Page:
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A new level of extreme weather is upon us: solar super storms

By news editor, on 10 June 2013

pencil-iconWritten by Emily Burns, a UCL PhD student working in the Structural Biology laboratory at the London Research Institute.

The surface of the Sun is a searing 5,500 degrees Celsius, with an ionised atmosphere that is brimming with magnetic fields. As activity levels rise, this giant ball of gas hurls its matter towards Earth, altering our own magnetic field and atmosphere.

Solar flares on the surface of the Sun.

Solar flares on the surface of the Sun.
Image courtesy of NASA Goddard Photo & Video.

The threat of extreme space weather wreaking havoc on our world all sounded a tad science fiction to me, until Dr Lucie Green explained all at the Cheltenham Science Festival.

As the audience was shown videos of the Sun releasing huge amounts of energy and expelling its atmosphere towards us, it became apparent that solar super storms – discussed a great deal in the media recently in light of a report released by the Royal Academy of Engineering – are a very real threat.

Scientists have monitored the activity of the Sun and can now give us an idea of how a solar storm is formed.

Initially, groups of sunspots appear on the surface, where activity levels are higher than the rest of the star. Bursts of light known as solar flares are then released from within these spots, taking just eight minutes to reach us. These flares change the ionising radiation in the Earth’s atmosphere and are the first component of solar activity driving a super storm.

Secondly, energetic particles are accelerated out as energy is released from the Sun. They reach us in approximately thirty minutes and can continue to shower Earth for days if further energetic eruptions occur.

The final component of solar activity – and by far the most impressive – is a coronal mass ejection (CME) of solar plasma. This bubble of solar activity erupts on the surface of the Sun and launches the charged atmosphere out into space.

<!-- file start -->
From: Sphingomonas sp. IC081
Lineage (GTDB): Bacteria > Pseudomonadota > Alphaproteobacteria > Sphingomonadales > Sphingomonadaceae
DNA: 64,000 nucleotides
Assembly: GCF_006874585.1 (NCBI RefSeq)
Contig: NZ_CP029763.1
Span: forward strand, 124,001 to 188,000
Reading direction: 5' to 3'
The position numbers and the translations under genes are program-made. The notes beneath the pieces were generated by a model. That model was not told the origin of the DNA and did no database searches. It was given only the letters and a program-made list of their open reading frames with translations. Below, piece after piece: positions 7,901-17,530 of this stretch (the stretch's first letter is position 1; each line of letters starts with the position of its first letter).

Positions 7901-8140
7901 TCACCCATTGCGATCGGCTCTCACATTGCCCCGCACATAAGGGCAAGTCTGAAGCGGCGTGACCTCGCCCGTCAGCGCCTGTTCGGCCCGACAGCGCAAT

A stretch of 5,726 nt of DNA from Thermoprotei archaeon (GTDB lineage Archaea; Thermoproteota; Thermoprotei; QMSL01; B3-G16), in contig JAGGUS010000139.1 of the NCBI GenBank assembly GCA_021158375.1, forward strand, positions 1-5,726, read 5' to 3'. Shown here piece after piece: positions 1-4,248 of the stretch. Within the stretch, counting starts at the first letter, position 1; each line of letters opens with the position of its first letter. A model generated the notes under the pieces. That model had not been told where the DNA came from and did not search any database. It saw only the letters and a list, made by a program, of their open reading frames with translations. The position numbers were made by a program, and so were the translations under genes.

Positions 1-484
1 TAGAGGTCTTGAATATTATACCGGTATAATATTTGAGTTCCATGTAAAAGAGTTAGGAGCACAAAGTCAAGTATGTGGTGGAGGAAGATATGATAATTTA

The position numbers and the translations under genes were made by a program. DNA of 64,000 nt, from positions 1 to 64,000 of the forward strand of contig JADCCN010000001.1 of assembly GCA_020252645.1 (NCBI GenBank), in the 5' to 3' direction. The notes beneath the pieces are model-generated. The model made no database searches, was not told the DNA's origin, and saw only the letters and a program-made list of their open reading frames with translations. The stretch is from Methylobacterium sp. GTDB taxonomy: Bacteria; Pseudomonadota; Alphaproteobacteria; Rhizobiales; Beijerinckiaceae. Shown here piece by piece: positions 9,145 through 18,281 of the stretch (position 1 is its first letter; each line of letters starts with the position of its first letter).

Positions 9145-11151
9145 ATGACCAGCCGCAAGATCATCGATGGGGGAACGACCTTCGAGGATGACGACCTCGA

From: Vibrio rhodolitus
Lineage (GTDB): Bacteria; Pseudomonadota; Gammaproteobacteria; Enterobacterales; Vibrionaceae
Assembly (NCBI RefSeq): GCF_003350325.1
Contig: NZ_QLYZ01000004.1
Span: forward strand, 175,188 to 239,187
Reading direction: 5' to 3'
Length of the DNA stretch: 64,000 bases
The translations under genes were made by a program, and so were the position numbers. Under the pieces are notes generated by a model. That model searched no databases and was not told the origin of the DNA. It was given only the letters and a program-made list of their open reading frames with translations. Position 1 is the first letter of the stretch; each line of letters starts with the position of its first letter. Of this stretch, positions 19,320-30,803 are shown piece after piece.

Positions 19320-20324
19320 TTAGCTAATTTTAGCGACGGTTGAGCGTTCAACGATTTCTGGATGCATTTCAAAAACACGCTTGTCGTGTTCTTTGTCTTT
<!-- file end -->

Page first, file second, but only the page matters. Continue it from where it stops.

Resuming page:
It travels at a mere few hundred kilometres per second (practically snail pace compared to the initial flares) and reaches Earth in 15–72 hours. The charged gas of the CMEs hitting our atmosphere interferes with the Earth’s magnetic field and results in geomagnetic storms.

The level of impact these CMEs have on Earth depends on the speed that they travel at, how close they come to Earth and the orientation of the magnetic fields both within the CME and in the solar wind ahead of it.

Scientists are trying to understand the physics behind this solar activity so that they can predict when a solar super storm will occur, and how dramatic it will be. A spacecraft is currently being built (with a planned launch in 2017) to go into orbit closer to the Sun than ever before.

This spacecraft will hopefully allow scientists to understand better all three components of solar activity, how they reach the Earth and what their impact is upon arrival.

But what will happen to Earth if one of these super storms actually occurs? Luckily, Professor Paul Cannon was on hand to fill us in.

While small solar storms occur all of the time, the last super storm was in 1859 – and there’s a 50% chance that there will be another one in the next 50 years. The problem is that we haven’t experienced anything of this magnitude since we launched our satellites and started observing the world outside our own – which makes guessing the consequences of another rather difficult.

While scientists don’t know exactly how it’ll play out, they do know that some of our supergrid transformers will be damaged; which, in turn, effects everything from our lights to our sewage system.

We will lose 10% of the approximately 100 satellites we have in space for a few days; and all satellites will be aged by the storm. Air passengers at the time of the storm will be subject to the equivalent of three chest CT scans’ worth of radiation, with all other aircraft grounded due to loss of GPS.

That doesn’t just mean you can’t use your car’s satellite navigation for a few days – this will affect everything from the emergency services to financial trading. The internet in developed countries should withstand the hit and pacemakers are very unlikely to be affected. The real problem right now is how to protect those in the space stations. There is an area within the station that has more protection, but it won’t be enough in a large event and will probably result in a life-threatening dose of radiation.

Why are we hearing about this now? It turns out that the Sun is at the peak of its activity cycle and it will be for the next two years.

But while this means there will be more flares and CME, there just isn’t enough data on super storms to allow scientists to estimate whether that makes the likelihood of one occurring higher or not.

The good news seems to be that both scientists and the UK government are taking this very seriously. With continual advances in space research, our understanding of these colossal events – and when the next one may occur – can only get better.

As the riveting talk drew to a close, we were all told to be prepared. On that note, I’ll definitely be packing a map on my next road trip.

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